Why did you choose Handel’s “Messiah” for your final concert at Penn?
Because of the quality of the music. Almost every chorus and every aria is absolutely beautiful, and Handel’s setting of the text is so knowledgeable. It really is a masterpiece.
There’s another reason, too. I was trying to think of something that would be a great work to conduct for the last time, and the final “amen” of the “Messiah” is like no other finale in history. It’s an extended amen that is beautifully crafted with this great climax at the end—a majestic moment. I thought it would be a great “amen” to my career as well as to this masterpiece that Handel composed.
What do you suspect you’ll miss most about your job?
I think both the performances and the rehearsals. In rehearsal, it’s working with the group and seeing the music develop as they learn it and get excited about it. Then in the performance, when you see them so involved emotionally in the expression of the music and getting all the details exactly right, it’s just such a rewarding experience, and I won’t have that anymore.
What I won’t miss is the work involved in putting it all together. Even over the summer, I’m very busy researching music. The preparation is very difficult. It takes a lot of time—all the research and getting it right, the details that you want, and planning how you’re going to get all this out of the singers.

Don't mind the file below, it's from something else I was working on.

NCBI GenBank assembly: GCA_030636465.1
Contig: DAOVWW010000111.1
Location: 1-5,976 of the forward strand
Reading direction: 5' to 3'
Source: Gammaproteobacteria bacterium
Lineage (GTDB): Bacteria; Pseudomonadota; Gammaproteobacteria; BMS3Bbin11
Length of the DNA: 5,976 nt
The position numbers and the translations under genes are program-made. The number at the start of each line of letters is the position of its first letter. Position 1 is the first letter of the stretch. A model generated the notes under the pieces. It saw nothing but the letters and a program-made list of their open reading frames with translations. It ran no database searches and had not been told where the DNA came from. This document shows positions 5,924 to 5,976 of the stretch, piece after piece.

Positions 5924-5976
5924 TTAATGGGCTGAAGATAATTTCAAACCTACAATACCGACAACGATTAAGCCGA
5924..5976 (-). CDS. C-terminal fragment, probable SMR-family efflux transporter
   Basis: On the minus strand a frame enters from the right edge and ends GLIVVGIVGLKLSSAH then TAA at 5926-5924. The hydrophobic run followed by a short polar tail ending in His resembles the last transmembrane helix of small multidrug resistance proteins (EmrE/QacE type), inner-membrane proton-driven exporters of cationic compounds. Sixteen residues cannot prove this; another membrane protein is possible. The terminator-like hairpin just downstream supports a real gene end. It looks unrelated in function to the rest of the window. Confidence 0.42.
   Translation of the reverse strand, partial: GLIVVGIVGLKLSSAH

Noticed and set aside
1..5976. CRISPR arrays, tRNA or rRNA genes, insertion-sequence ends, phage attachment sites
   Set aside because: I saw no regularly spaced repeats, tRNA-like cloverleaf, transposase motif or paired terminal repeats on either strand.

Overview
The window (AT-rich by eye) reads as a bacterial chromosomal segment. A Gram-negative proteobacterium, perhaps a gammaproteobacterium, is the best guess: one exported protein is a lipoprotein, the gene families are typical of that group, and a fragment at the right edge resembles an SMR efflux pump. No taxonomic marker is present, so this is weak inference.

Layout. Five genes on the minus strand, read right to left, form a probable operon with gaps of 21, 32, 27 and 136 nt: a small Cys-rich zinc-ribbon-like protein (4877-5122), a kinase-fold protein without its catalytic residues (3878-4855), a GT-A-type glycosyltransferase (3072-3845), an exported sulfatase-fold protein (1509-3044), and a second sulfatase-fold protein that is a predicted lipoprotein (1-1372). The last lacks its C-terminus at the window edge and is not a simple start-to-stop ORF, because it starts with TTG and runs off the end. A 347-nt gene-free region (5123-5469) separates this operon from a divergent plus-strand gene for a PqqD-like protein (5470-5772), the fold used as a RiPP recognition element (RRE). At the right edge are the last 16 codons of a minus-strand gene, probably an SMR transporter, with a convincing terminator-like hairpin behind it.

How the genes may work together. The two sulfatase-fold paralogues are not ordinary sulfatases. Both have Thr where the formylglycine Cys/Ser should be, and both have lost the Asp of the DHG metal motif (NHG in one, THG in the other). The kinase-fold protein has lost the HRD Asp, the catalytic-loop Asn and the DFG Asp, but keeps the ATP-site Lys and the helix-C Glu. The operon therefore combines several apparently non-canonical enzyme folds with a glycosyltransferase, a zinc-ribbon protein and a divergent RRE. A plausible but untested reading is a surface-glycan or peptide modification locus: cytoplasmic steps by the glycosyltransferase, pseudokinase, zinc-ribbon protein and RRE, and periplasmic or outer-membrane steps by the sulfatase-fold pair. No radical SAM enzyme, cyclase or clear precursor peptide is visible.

Any advice for the next person who will lead these groups?
The best advice I could give is to be flexible with the students or any of the members who join the group. There are going to be times that they’re going to ask to miss a rehearsal or be late to a rehearsal. I think a lot of young conductors in particular are somewhat defensive when they begin conducting. They feel that these requests are a way to take advantage of them as a youthful conductor, and so they react the wrong way. An experienced conductor knows how to make people really enjoy being in a group and look forward to every rehearsal.
What’s next for you personally?
This will be the first summer that I won’t have to immediately start planning repertoire for the fall semester. I think my wife and I will do some traveling and spend more time with our wonderful family.
Parberry’s final concert with the University Choral Society will be on Friday, April 20, at 8 p.m. in Irvine Auditorium. There is also a fund forming in his honor. It will support undergraduate choral scholars at Penn.